I have one thing in common with Jenny from the Block, growing up in NY I rode the 6 train actually I still do when I go home to visit. The 2 and 5 make too many Bronx local stops. If I wanted to read the sports section I'd pick up the Daily News before I got on the train. The Daily News has a great sport section and that was when I first introduced to Mike Lupica. I read and loved his first children's book Travel Team a few years back. His second book Heat, was just okay for me. So its taken me awhile to read another Lupica book. Safe at Home was worth the trip back.
Nick Crandall is 12yrs old and attends Hayworth middle school. He was adopted when he was nine. He is the catcher on the JV team. In preseason the varsity catcher is injured. Nick is called up and now he is the youngest player on the varsity baseball team. His first few weeks on the varsity team are challenging. In Nick Crandall, Lupica has created a character many boys can relate to. He does so-so in school, loves comic books, worries his parents don't understand him and is trying to fit in. Safe at Home is a very enjoyable read, Lupica does a very fine job with it but sometimes he does tow the line of too much lesson and not enough story. As always Mike Lupica writes so you can see the field and the game. I loved the development of Nick Crandall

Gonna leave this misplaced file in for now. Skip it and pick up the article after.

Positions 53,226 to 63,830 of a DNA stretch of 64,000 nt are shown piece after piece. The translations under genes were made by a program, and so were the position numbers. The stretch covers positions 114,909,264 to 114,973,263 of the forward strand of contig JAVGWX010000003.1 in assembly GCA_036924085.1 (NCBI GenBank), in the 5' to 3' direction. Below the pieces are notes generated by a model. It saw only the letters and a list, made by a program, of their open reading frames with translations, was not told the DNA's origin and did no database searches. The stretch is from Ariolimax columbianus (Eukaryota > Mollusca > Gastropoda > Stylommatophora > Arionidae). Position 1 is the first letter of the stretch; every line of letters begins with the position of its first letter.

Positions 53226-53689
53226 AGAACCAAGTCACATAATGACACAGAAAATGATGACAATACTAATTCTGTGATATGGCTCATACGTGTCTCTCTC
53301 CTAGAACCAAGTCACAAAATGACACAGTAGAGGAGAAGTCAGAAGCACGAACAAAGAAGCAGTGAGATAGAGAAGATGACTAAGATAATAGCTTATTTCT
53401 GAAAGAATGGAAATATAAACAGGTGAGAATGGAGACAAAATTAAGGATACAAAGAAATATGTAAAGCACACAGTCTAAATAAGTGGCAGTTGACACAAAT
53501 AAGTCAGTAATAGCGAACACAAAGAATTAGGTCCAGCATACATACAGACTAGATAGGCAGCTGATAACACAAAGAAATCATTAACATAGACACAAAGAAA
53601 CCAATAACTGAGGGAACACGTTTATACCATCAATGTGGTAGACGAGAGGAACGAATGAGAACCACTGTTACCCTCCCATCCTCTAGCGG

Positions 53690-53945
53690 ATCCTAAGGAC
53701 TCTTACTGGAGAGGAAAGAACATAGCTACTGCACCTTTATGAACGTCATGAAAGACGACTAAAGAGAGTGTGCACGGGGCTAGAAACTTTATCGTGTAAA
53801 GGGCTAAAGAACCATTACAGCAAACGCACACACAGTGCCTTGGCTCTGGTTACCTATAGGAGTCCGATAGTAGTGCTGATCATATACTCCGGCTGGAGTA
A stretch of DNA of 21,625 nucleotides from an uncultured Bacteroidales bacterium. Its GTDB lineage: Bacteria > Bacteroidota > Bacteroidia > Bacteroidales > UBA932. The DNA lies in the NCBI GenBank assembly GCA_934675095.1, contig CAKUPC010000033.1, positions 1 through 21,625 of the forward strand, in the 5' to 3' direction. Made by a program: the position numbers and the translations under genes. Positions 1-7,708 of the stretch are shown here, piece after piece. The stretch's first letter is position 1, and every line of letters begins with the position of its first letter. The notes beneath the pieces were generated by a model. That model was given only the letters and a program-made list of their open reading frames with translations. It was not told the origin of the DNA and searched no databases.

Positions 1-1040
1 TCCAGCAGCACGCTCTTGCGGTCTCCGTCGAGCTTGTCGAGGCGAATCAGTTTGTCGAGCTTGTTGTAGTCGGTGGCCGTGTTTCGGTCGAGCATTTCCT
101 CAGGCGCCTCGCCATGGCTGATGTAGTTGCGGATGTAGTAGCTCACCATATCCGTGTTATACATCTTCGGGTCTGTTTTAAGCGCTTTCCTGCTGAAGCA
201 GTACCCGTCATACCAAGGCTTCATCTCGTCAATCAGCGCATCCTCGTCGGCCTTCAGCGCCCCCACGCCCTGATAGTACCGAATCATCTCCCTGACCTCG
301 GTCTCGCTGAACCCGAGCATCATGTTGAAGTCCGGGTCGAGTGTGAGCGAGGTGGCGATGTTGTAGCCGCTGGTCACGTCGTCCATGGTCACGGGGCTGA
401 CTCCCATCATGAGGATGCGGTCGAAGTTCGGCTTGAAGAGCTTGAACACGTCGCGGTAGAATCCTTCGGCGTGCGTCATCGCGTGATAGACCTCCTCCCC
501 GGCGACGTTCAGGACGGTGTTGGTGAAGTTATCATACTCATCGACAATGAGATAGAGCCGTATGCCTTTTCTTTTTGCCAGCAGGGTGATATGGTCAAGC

"Nick especially liked the mask and just that it made him feel a little bit like a superhero from one of his comic books. The mask made him feel as if he could hide in plain sight looking at everybody's else face on the field without them seeing his."
I was helping a customer a couple of weeks back, he was about 10 yrs old and knew who Lupica was. Safe at Home would make a great gateway book for young sports fans. They may see Lupica not has a writer but as a sports reporter/sports fan/the guy they saw on ESPN. With all those slashes a young sports fans/reluctant reader might be inclined to read one of Lupica's books
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